"It was Periclean strategy, after all, that defined the new war as battle not between hoplites or even sailors but rather soldiers against the property of everyday folks. This moral quandary also remains with us today, and it has been raised in connection with the controversial careers of William Tecumseh Sherman, Lord Kitchener, Curtis LeMay, who all argued that battle is ultimately powered by civilians and thus only extinguished when they cannot or will not pledge their labour and capital to those on the battlefield.
Was it a more moral and effective strategy to burn the slave estates and ruin the property of the plantation class of Georgia, which had fuelled succession, or to have Ulysses Grant kill thousands of largely young and non-slave-owning youth in northern Virginia in open battle? Far worse still, was Curtis LeMay a war criminal who burnt down the cities of Japan, killing tens of thousands of civilians with his napalm-fed infernos? Or, in effect did he shorten the war and punish those in Tokyo's household factories whose labour produced planes, shells and guns without which the Japanese imperial army could never have murdered thousands of innocent Koreans, Chinese, Filipinos and killed so many American servicemen?"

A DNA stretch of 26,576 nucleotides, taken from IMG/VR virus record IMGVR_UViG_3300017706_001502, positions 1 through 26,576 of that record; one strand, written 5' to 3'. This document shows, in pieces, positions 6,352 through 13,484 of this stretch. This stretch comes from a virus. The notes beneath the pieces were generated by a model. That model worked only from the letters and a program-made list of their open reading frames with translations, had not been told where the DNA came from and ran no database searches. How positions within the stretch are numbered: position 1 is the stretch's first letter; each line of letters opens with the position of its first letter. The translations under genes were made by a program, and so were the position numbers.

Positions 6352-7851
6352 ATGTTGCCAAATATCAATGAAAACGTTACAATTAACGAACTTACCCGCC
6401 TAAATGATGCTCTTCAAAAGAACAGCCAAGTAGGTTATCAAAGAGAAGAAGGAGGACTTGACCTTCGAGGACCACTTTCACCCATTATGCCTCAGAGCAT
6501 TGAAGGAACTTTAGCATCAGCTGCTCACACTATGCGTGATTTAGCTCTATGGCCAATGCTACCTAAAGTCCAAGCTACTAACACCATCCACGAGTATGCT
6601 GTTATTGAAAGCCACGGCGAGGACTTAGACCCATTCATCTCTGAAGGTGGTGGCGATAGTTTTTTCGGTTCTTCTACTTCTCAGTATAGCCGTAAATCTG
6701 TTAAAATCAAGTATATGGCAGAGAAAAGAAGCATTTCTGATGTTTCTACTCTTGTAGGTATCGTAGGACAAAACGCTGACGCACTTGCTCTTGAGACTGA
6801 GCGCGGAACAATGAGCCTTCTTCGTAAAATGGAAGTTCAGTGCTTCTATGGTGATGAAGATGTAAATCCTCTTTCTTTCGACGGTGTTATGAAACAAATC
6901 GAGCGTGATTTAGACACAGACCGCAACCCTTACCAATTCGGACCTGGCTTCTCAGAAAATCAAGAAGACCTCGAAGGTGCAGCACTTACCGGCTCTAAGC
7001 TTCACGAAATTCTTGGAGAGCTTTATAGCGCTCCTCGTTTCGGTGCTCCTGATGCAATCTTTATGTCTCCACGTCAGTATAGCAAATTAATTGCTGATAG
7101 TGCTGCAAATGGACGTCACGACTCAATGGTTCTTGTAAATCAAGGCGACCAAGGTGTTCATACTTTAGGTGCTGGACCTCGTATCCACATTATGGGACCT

Quote from 'A War like no other: How the Athenians and Spartans fought the Peloponnesian War' by Victor Davis Hanson
What do you think? What is your opinion?